Most Say Imus’s Punishment Was Appropriate
Americans, both black and white, generally agree with the punishment radio host Don Imus received for the racist and sexist remarks he made about the Rutgers University’s women basketball team. Nonetheless, there are substantial racial differences in views of Imus’s punishment, and an even bigger gap in opinions about news media’s coverage of the story.
Majorities of both whites (53%) and African Americans (61%) who have been following the Imus story say that the punishment he received was appropriate. But roughly twice as many whites as blacks believe his punishment was too tough (35% vs. 18%). On April 12, the talk show host’s morning radio program was cancelled by CBS. A day earlier, a cable television simulcast of the program on MSNBC was cancelled by NBC.
Fully 62% of whites say that news organizations are giving too much coverage to the Imus story. This compares with just 31% of African Americans who believe the controversy has been overcovered. A plurality of blacks (44%) says that the amount of coverage has been appropriate, while a sizable minority (18%) says it has gotten too little coverage.
Imus-Type Comments Heard Frequently
More than four-in-ten Americans (42%) who have been following the Imus story say that, based on what they know about the radio host’s comments, they often or sometimes hear that kind of language used in their daily lives. African Americans – particularly black men – are far more likely than whites to say they frequently hear such language.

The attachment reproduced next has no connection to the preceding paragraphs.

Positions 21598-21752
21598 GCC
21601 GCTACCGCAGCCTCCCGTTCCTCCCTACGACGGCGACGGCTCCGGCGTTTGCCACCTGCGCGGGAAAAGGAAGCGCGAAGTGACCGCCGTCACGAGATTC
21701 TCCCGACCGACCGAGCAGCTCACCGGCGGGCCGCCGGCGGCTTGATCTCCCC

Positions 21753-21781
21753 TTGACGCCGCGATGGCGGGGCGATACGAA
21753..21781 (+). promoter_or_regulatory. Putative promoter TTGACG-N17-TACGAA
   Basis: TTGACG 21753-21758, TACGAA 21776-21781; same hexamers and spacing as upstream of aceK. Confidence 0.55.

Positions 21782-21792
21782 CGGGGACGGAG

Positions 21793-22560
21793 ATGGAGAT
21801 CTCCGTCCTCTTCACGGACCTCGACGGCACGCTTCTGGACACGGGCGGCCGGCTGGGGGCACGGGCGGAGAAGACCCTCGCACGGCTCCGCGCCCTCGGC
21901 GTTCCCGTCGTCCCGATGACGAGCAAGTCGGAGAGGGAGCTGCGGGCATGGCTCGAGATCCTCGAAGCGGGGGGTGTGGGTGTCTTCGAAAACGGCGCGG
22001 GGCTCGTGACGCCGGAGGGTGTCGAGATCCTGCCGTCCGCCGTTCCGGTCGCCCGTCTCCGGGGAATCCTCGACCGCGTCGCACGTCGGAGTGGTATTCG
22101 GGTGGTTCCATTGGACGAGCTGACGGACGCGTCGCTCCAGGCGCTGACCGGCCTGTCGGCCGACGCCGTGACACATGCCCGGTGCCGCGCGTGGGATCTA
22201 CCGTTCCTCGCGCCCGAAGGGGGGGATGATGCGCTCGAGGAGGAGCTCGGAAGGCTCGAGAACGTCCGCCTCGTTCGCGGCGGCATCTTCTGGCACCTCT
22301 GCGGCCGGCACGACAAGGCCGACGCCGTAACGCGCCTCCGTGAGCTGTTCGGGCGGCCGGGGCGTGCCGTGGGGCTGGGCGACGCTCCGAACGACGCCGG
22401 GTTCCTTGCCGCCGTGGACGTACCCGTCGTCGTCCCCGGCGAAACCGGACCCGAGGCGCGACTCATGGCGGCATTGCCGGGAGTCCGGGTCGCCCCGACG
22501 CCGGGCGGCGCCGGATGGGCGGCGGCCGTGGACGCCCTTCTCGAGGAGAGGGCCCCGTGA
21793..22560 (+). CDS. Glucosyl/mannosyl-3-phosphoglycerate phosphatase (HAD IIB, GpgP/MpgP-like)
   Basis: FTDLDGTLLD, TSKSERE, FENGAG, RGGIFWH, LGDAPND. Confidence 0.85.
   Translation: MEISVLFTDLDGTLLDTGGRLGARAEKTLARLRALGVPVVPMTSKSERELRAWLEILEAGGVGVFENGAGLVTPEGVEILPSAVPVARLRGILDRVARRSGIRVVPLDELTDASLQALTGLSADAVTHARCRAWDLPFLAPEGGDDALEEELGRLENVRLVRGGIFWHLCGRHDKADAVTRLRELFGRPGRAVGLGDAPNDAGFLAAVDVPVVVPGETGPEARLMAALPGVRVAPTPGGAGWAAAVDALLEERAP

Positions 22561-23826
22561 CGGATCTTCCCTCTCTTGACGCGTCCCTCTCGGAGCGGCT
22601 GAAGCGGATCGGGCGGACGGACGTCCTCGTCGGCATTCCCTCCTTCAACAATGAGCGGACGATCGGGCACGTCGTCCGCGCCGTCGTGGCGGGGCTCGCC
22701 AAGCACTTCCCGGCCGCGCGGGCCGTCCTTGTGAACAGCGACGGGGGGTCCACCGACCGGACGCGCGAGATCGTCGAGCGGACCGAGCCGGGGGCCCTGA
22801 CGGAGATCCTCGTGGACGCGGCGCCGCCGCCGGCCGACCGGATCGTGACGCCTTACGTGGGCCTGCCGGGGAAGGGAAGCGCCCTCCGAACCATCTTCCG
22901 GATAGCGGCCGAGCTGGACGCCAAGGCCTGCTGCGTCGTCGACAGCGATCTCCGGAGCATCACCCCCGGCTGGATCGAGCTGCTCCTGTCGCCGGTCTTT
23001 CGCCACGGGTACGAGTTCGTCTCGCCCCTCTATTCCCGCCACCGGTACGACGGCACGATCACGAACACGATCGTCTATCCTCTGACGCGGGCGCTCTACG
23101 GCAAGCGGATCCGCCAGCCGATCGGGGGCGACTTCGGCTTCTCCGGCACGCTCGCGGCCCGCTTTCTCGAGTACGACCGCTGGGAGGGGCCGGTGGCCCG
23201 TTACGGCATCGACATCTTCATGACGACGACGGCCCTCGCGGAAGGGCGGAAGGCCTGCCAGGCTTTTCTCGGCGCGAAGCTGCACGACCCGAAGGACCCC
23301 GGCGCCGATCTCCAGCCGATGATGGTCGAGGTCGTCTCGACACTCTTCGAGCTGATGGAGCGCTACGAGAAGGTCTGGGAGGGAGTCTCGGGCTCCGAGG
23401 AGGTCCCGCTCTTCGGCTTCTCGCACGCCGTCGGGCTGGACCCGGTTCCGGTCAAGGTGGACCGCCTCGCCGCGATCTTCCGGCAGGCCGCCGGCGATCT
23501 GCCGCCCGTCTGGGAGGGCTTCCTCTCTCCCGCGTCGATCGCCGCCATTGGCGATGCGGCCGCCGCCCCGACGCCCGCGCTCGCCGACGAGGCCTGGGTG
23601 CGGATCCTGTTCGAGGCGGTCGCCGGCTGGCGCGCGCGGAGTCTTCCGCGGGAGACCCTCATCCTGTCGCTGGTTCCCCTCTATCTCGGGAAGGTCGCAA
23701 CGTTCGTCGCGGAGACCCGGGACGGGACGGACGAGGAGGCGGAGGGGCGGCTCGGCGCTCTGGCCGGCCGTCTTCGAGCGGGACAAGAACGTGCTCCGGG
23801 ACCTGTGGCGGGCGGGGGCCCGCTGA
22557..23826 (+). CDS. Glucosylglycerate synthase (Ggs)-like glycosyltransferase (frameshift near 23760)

Overall, 55% of blacks who have heard a lot or a little about the story say they often or sometimes hear the sort of language that Imus used in denigrating the Rutgers players; by comparison, 38% of whites who have heard about the Imus story say they often or sometimes hear such language. There also are significant gender differences, among those in both races, in views of how often such language is used.
For example, about a third of black men (32%) say they often hear the sort of language that Imus used; this compares with 20% of black women. Among whites, 22% of men, but only 13% of women, say they frequently hear such language.
There also are large age differences in these perceptions, with young people much more likely than older Americans to report often or sometimes hearing this type of language. And younger African Americans, in particular, say they frequently hear the type of language Imus used. Fully 74% of African Americans under age 40 say they often or sometimes hear such language, compared with 44% of whites in the same age group.
Who Uses Offensive Language
Among those who have been following the Imus story, 38% say that “most” or “many” black males make racist or sexist remarks without thinking about it. By comparison, about a quarter of this group (27%) says that most or many white males use such language without thinking.
This is an issue on which blacks and whites generally agree: 39% of blacks say most or many African American males use racist or sexist language without thinking about it, while somewhat fewer blacks (31%) believe that white males use that kind of language unthinkingly. Attitudes are comparable among whites – 37% of whites say most or many black males make racist or sexist remarks, while 26% of whites say many or most white males make such comments.
Notably, a majority of African Americans under age 40 (53%) say that most or many black males make racist or sexist remarks without thinking about it. A smaller number of younger African Americans (39%) say most or many white males use such language.